Ruhl makes the reader question the characters’ sexuality and relationships so they can reconsider their own. It shows the importance of physical intimacy in a relationship. But, mostly, it’s about passion, about opening yourself up to another person in order to find something truly beautiful.
April is Stress Awareness Month, which seems kind of pointless. I’m aware of stress, guys. I am SUPER aware of it.
Here are 50 ways to get rid of it. Results may vary.
- Take a bubble bath.
- Take a nap.
- Write a to-do list. Organize it based on priorities so that you know what parts aren’t so important.
- Write a list of things more important than your to-do list: i.e. family, health, etc.
- Have a drink
- Read a book.
- Call a friend.
- Listen to music. No, I mean JUST listen. Without doing anything else or using it as background noise. How often do you do that?
- Pet your cat. Or someone’s cat.
- Pet a dog. Doesn’t have to be yours, as long as it isn’t a service animal!
- Make your bed. (Unf*ckyourhabitat SWEARS by this, and you’d be surprised how having one clean surface makes everything else a little easier.)
- Talk to a child. When you have a hard time being carefree, it helps to view life from little eyes.
- Buy yourself something nice. It doesn’t have to be expensive. It can be dollar store nail polish. But give yourself a little treat.
- Paint your nails.
- Go for a walk. Which is kind of like exercising, but it guarantees your outside in the fresh air.
- DELEGATE. If somebody else can do it, let them.
- Watch a children’s movie.
- Watch a really BAD movie.
- Watch your favorite movie.
- Therapy. Yes, I said it. I mean it.
- Go for a drive.
- Sit by yourself for a while.
- Sit with a friend for a while.
- Sit outside for a while.
- Deep breathing exercises.
- Do something artsy with your hands: paint, sculpt, crochet, knit, sew, etc.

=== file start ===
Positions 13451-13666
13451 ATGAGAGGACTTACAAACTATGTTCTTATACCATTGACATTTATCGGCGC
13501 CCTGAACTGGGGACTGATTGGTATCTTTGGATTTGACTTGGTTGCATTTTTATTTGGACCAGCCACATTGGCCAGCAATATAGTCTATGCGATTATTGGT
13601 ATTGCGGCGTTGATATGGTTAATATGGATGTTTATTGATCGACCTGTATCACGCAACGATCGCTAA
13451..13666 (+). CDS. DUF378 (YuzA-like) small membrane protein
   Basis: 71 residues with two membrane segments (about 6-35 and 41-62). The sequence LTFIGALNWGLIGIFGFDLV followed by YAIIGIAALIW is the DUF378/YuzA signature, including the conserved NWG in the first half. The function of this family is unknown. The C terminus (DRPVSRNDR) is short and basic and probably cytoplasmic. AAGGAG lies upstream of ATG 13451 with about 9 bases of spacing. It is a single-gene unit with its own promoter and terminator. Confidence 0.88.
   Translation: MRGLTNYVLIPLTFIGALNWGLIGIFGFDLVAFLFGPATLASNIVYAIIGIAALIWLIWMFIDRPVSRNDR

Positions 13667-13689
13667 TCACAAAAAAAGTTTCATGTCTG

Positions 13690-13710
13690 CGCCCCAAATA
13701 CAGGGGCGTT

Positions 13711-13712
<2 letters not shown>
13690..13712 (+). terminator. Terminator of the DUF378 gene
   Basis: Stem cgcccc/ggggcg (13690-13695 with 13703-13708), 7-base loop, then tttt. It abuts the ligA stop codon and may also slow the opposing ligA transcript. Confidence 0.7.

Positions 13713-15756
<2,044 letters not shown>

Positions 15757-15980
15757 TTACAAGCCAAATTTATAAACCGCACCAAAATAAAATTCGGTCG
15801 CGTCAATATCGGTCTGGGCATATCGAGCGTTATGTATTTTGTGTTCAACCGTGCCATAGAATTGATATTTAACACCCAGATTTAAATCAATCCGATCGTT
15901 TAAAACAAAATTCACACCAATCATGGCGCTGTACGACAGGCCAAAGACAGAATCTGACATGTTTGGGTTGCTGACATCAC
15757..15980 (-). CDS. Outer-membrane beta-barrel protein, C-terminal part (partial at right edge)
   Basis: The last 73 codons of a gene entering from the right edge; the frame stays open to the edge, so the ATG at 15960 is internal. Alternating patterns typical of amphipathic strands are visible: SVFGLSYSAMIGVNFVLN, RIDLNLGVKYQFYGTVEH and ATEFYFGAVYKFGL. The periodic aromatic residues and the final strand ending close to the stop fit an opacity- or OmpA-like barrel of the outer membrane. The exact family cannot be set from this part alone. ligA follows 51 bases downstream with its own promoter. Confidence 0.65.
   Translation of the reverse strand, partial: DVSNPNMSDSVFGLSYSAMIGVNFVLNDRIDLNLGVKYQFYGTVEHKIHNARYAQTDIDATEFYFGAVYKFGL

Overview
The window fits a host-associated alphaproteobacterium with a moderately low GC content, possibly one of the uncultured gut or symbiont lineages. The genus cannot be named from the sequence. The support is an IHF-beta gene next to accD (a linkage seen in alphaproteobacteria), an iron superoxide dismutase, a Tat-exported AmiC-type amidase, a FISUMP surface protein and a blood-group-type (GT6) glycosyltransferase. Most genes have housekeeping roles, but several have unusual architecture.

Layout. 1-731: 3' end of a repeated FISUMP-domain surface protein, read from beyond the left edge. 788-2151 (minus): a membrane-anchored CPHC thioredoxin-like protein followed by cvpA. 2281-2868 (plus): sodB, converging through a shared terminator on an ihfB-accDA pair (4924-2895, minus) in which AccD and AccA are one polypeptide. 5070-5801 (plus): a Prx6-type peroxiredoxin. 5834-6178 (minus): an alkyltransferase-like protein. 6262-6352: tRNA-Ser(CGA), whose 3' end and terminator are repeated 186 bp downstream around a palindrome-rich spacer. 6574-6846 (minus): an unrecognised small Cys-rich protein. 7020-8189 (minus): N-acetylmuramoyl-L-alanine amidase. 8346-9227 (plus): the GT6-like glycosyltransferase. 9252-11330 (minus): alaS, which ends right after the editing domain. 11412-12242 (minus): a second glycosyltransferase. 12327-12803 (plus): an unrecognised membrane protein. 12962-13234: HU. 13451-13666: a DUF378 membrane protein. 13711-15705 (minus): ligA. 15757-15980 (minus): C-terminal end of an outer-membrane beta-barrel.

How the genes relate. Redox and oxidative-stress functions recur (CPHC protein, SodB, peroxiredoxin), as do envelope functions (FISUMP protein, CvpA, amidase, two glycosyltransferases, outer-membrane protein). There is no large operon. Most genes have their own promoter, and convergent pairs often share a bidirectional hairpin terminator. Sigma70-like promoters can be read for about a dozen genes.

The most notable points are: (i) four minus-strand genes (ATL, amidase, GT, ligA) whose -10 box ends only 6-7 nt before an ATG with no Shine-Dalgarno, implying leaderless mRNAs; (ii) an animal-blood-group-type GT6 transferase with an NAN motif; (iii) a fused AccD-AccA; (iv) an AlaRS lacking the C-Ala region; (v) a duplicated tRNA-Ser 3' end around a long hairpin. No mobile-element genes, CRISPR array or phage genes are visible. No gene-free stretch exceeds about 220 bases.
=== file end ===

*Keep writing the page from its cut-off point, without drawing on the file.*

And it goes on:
- Unplug. Get away from the devices for a little while.
- Eat something sweet.
- Kiss somebody sweet.
- Let someone else read to you.
- Chew gum. (This is a good one for immediate relief in a stressful situation.)
- Light a candle. Especially a scented one.
- Count. Again, for an immediately stressful situation.
- Get a massage.
- Punch something…preferably a pillow or punching bag.
- Have a cup of tea.
- Get rid of things you don’t need. This is a double win: you get some clutter out of your life, which will make you feel more at ease in your surroundings, and you’ll feel like you’ve accomplished something.
- Watch something that will make you laugh (and here are my go-to videos).
- Drink water!
- Be grateful for the little things.
- Get rid of the stressful thing, if possible.
- Be gentle and forgive yourself.
There you have it. 50 ways to de-stress. I’m sure not all of these work for you, but hopefully you can find a few in the list that will.
I’m not very good at keeping up with sports schedules. I love the Tar Heels, but I didn’t watch any of their games in March.
I know. I’m awful.
And the truth is, even when I manage to turn a game on, watching it on television just isn’t much fun for me. The Carolina-Duke game was the first one I had seen in a while, and I watched it at a club in Charlotte with other members of the General Alumni Association. I wasn’t sure I’d even see the championship…until a friend, who’s a lot more committed in general, said she was going to watch it in Chapel Hill.
Huh, I thought. There’s an idea.
I was lucky enough that things worked out. My Tar Heels made it to the final game and my new job gave me Monday and Tuesday off. I had just enough money left over for gas and I had a friend in Chapel Hill who offered her futon. I would get to see the final game in the Dean Dome surrounded by my fellow Tar Heels.
It was everything I love about seeing a game live. If you saw it, you know how close the game was. In the past, there have been several games Carolina lost because their heart wasn’t in it. In the first half of this one, they had the opposite problem: they wanted it so badly that they over thought every move. What finally put them over the top was that they started to get mad.
People started to rush the court – and run out the door – before the final buzzer, when Justin Jackson dunked the ball and the lead was big enough that we knew we had won. We all screamed as we ran towards Franklin Street.
I’ve never been able to do that before. We didn’t win a championship when I was a student.
The street was packed. People were climbing trees and light poles at the intersection of Franklin and Columbia. Someone had set a couch on fire.
I drove downtown the next day and the celebration was still happening, just in a different way. Every parking lot and garage was full. People were shuffling through various t-shirts and the stores that didn’t sell them had some sort of special going on.
All in all, it was crazy fun and it felt like going home. A trip that was totally worth spending my two free days and my last dime on.